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On the day after our arrival in Dengfeng, we visited the Shaolin Temple, courtesy of Mayor B with Dr. X as our guide. Despite the warnings I had, I still retained mental images of strolling through vast, dusty courtyards with the sound of monks training floating from the distance. What we found was thronging crowds of tourists from all over the world cluttering every nook and corner of the Shaolin Temple such that it was nearly impossible to take a single picture without catching some tourist in your picture. Of course, we took the obligatory tourist picture with Dr. X at the entrance.

As part of our project, we originally planned to study with the Shaolin monks to understand Shaolin medicine in addition to the more mainstream traditional Chinese medicine. We hoped Dr. X would be able to arrange for us to meet with some of the Shaolin medicine practitioners, as he was the Abbot’s personal physician. When we actually visited the Shaolin Temple, however, the extreme commercialism of the place and just how much we were like any other tourist provided the first hints that things may not go as we had envisioned.

As one of the first stops on our tour, we went to the Shaolin pharmacy, where Chinese herbs were stored in cabinets and weighed out by monks in training.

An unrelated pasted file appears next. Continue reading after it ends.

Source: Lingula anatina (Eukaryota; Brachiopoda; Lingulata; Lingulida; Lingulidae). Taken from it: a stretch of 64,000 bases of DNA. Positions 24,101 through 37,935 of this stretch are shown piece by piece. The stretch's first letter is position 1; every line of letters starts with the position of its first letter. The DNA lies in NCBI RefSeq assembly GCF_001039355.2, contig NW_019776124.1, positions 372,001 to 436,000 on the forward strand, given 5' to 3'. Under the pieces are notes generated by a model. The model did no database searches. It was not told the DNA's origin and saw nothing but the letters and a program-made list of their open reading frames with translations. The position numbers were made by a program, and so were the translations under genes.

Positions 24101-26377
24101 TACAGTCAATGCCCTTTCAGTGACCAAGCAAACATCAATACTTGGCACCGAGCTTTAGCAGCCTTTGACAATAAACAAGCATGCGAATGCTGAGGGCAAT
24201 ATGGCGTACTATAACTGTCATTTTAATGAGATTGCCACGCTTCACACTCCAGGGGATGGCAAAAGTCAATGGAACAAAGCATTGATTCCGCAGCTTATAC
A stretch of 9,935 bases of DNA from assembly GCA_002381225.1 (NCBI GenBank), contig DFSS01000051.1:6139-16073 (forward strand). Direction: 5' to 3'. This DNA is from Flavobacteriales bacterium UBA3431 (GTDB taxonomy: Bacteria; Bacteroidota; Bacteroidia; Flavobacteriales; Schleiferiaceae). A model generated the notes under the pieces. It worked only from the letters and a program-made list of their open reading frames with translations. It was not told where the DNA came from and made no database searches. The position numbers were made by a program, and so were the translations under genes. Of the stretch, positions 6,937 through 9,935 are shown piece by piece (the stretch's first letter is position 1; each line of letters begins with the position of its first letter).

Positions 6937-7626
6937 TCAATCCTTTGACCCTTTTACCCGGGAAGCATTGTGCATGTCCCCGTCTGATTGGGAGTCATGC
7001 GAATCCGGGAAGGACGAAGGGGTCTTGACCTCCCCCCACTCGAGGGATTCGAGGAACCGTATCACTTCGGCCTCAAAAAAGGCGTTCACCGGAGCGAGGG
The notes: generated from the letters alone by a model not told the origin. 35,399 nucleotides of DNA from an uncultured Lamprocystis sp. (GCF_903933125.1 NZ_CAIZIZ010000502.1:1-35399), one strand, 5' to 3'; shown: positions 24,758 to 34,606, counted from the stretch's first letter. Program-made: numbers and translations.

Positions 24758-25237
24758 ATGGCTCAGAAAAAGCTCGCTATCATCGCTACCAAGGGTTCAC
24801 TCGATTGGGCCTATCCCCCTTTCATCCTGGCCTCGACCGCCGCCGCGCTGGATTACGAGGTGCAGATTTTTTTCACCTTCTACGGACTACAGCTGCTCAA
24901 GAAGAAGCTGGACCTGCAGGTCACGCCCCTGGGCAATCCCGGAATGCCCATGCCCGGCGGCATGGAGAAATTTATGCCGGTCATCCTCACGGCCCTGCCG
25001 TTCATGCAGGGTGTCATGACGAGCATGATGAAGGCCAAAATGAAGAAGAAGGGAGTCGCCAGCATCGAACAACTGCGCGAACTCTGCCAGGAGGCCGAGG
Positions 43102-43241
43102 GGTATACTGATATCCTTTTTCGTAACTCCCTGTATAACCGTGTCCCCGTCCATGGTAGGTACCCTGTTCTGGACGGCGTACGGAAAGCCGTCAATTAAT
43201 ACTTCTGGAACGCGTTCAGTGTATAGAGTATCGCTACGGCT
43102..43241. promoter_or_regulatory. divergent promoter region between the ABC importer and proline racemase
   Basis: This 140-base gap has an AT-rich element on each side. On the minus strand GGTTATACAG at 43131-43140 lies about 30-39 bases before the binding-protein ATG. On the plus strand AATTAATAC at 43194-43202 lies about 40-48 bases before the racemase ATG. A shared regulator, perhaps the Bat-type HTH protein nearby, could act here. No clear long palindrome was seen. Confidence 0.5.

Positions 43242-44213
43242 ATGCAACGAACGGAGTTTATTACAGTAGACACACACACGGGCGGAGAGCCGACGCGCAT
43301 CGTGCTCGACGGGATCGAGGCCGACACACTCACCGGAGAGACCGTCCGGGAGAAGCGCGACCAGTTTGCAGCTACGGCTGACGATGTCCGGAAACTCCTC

And they had this cool looking dude with meridians and acupoints marked on him, a standard of TCM dummy models.

We also saw a clinic where some monks were lying down for some acupuncture treatment. Unfortunately, Dr. X could not arrange for us to meet with the necessary people, and he did not really explain why. Nan and I were doubtless disappointed, but we slowly understood that there were many complicated reasons behind this, including the ambiguous relationship between the Dengfeng government and the Shaolin Temple. So… goal number one shot down, but our little brains were already churning out alternatives at this point.

Now, our guide Dr. X had a little bit of history with the Shaolin Temple. Like many young men raised in Dengfeng, he trained at the Shaolin Temple as a youth. Not only is he the personal doctor of the Shaolin Abbott, he has also worked in the Shaolin Pharmacy before. Dr. X explained a bit of the recent history of the Shaolin Temple and Shaolin medicine. In ancient times, the Shaolin monks trained in medicine because 1) they trained in combat wushu and needed to know how to treat wounds and 2) as Buddhists, they believed in the spirit of helping others and thus provided medical services to others. However, in the lost years of the Cultural Revolution, almost all of the monks were forced to return to their homes, and only a couple of monks remained at the temple. When Deng Xiaoping reopened the Shaolin Temple, not all the monks returned, and those who did tried to pass down their knowledge by mouth to the incoming generation. When Dr. X used to work at the Shaolin Temple, he worked with some of the old monks to compile and organize their medical knowledge. Right now, the Shaolin Temple is still in the process of organizing past knowledge. In terms of practitioners of Shaolin medicine, there are people in the Shaolin pharmacy that opened a few years ago, but they often only stay for a year or so, and their knowledge is not complete. So, even if we had gotten access to the Shaolin Temple, it is dubious what depth we would have been able to achieve.